Hong Kong legislature sits without democrats after exodus

·2-min read
Hong Kong's leader is chosen by pro-Beijing committees, but half of its legislature's 70 seats are directly elected

Hong Kong legislature sits without democrats after exodus

Hong Kong's leader is chosen by pro-Beijing committees, but half of its legislature's 70 seats are directly elected

Hong Kong's legislature sat empty of pro-democracy lawmakers Thursday after the bloc said they would resign en masse, turning the semi-autonomous city's once-feisty legislature into a muted gathering of Beijing loyalists.

The resignations come with the city's beleaguered pro-democracy movement and avenues of dissent already under sustained attack since Beijing imposed a sweeping national security law earlier this year.

Wednesday's resignations by 15 pro-democracy lawmakers were in protest at the city's pro-Beijing government banning four of their colleagues from holding office.

The four were disqualified in line with a resolution adopted earlier in the day by China's parliament authorising the expulsion of any politician deemed a threat to national security.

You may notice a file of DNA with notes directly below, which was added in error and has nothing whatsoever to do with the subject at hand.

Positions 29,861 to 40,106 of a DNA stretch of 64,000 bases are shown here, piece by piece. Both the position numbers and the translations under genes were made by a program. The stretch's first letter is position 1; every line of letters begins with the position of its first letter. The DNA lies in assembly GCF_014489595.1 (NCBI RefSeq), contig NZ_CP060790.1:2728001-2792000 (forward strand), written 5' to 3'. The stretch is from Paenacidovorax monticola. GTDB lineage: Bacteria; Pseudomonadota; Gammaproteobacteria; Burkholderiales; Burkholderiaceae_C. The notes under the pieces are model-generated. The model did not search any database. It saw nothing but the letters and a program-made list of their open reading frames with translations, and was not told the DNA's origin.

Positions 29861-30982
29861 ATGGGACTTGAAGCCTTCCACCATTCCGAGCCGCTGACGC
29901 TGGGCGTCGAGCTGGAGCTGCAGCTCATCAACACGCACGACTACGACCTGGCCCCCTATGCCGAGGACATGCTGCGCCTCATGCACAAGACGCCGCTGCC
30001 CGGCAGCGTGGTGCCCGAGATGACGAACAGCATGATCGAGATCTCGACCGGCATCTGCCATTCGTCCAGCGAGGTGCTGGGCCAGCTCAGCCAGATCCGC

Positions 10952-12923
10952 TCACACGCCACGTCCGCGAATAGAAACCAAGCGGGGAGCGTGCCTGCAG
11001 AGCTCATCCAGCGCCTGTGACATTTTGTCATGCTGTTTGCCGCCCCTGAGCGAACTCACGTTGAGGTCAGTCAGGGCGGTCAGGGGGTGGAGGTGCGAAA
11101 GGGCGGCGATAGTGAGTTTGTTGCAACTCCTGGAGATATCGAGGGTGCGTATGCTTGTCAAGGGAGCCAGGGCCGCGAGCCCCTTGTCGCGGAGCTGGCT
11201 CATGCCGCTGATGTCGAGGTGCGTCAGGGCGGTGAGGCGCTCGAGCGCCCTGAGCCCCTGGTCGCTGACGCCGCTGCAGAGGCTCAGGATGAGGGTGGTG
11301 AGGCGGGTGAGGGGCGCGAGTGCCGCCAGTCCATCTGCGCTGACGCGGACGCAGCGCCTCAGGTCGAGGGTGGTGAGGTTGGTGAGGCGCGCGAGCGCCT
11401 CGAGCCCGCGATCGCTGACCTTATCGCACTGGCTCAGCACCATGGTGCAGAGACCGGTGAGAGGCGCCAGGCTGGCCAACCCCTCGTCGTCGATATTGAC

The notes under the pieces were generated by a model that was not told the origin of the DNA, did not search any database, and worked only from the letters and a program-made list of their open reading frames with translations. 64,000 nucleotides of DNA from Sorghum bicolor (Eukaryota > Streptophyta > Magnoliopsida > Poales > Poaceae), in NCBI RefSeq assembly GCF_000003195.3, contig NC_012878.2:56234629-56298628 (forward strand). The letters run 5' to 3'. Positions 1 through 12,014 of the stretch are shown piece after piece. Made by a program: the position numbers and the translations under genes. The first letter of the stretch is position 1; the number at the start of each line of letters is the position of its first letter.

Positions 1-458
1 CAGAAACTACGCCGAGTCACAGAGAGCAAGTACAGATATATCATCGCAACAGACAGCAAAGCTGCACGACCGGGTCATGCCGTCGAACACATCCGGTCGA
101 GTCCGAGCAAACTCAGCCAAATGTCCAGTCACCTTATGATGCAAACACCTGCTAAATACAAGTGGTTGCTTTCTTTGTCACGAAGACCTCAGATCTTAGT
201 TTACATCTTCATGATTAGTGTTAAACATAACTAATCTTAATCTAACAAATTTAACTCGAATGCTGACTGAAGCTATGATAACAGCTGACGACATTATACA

"Hong Kongers -- prepare for a long, long time where there is only one voice in society," pro-democracy lawmaker Lam Cheuk-ting told reporters outside the chamber as he hung a poster attacking the city's pro-Beijing leader.

"If you are a dissident, get ready for even more pressure."

Hong Kong's leader is chosen by pro-Beijing committees, but half of its legislature's 70 seats are directly elected, offering the city's 7.5 million residents a rare chance to have their voices heard at the ballot box.

Scuffles and protests would routinely break out in the chamber, with the pro-democracy minority often resorting to filibustering and other tactics to try to halt bills they oppose.

The resignations will leave just two legislators outside the pro-Beijing camp.

The United States warned after Wednesday's move of further sanctions against China, which it said had "flagrantly violated" Hong Kong's autonomy.

Critics say the national security law's broadly worded provisions are a hammer blow to the flickering freedoms that China promised Hong Kong could keep after the end of British colonial rule in 1997.

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